For the current selection of Cook the Books, we were invited to read Maeve Binchy’s “Scarlet Feather”, a novel about novice caterers set in Ireland. Since I am not too keen on long novels, I did not read this book but since Maeve’s work focuses on Ireland, I decided instead to explore Irish cooking as my contribution to the group’s current discussion.
In my research I found many intriguing Irish foods, most of which summon to mind hearty dishes best served in colder months. Since we are in the middle of a heat wave here in Delaware, I took it as a mid-summer challenge to create a dish that is true to Irish tradition but that complements the hot weather. The outcome? Scones, a resolutely Irish pastry, but with a Delawarean summer twist.
Having never made scones, I was concerned to get the shape right. Thankfully, while the Irish people agree that scones are best served warm from the oven, with butter and whipped cream on the side, no one seems particularly concerned about the shape. So free-form scones would be ok. That was the first step. Now here’s the summer twist – filling them with sliced Delaware peaches and serving them with a side of grilled peaches made even more tasty by adding a touch of ginger and coating them with brown sugar.
At one time, Delaware was among the nation’s peach capitals, but a blight in the early 20th century wiped out most of our orchards. We still love peaches though. They are summer’s greatest fruit - soft and warm yet almost impossibly sweet in their fuzzy golden glory. Bite into a perfect peach on a hot, sunny day, and you’ll experience the bliss of the fruit at its juicy, dripping best. Personally I believe that no melon can compete, nor raspberry, blueberry or blackberry.
Fresh peaches are so visually appealing that they are irresistible presented in pies or tarts but imagine a fluffy, tender buttermilk dough enveloping sliced peaches that are sprinkled with cinnamon-sugar. In other words, think of a peach cobbler that you can justify eating for breakfast because it’s a scone. True enough, because a scone is in reality a biscuit with a little sugar added.
Enjoy this Irish yet summery pastry.
3 cups all-purpose flour
¼ cup sugar
1 tbsp. baking powder
½ tsp. baking soda
¾ tsp. salt
1½ sticks (12 tbsp.) unsalted butter, cold and cut into cubes
1 large egg, beaten
1 tsp. vanilla extract
¾ cup buttermilk, plus more for brushing
2 ripe peaches, peeled and sliced
2 tbsp. sugar
¾ tsp. ground cinnamon
For the grilled peaches: 2 ripe peaches peeled and sliced, ¼ cup brown sugar, 1 tsp finely grated fresh ginger, 2 tbs softened butter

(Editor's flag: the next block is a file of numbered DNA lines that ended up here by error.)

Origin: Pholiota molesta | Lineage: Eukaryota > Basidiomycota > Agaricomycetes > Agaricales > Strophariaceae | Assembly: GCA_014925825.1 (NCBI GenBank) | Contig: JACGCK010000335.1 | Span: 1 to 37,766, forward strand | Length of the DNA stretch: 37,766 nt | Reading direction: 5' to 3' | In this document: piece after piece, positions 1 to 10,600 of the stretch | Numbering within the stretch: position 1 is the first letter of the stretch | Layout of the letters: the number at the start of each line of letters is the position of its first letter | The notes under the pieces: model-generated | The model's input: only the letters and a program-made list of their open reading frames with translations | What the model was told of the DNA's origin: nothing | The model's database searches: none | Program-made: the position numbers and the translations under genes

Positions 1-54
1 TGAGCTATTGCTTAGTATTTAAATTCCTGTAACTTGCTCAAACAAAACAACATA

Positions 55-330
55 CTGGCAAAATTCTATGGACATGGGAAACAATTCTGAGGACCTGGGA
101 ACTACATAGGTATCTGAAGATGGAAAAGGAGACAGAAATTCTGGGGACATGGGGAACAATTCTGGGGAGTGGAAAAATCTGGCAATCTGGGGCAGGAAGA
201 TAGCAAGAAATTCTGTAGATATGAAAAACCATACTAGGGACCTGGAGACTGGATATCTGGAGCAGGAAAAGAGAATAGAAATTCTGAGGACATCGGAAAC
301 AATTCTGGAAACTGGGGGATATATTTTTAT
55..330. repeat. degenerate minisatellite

To make the dough, combine the flour, sugar, baking powder, baking soda and salt in the bowl of a food processor. Add the butter pieces and pulse until the mixture resembles small peas. Add the egg, vanilla, and buttermilk and pulse until it clumps. Turn out onto a floured surface and fold a few times until the dough has come together. Be careful to avoid over-handling the dough, as it can result in tough, dense scones. Flatten the dough into 2 disks, wrap in wax paper and refrigerate for up to 30 minutes.
Preheat oven to 400˚ F. Line baking sheets with parchment paper. Turn each disk out onto a well-floured work surface. Roll into 8 x 12-inch rectangles. Brush half of the dough lightly with buttermilk. Lay the peach slices in a single layer over the buttermilk side of the dough. Sprinkle evenly with about half of the cinnamon-sugar mixture. Fold the dough over itself and press down gently. Slice into 8-10 pieces. Transfer slices to the prepared baking sheets. Brush the top of each scone with buttermilk and sprinkle with additional cinnamon-sugar. Bake until the tops are golden brown and the scones are baked through, about 15-18 minutes. Let cool briefly on the baking sheet, then carefully transfer to a wire rack to cool further and cut.
For the grilled peaches, take sliced peaches, dip in melted butter and coat with the brown sugar & ginger mixture. Place in a hot skillet or on the grill with additional melted butter. Let grill marks form on each side. Remove from heat and arrange with scones on a plate with a dollop of whipped cream, mascarpone or Redi-whip.
This is my contribution to the current selection for Cook the Books, where we prepare a dish inspired by this round’s book. This time we are hosted by Hawaiian-Island dweller, Claudia of Honey from Rock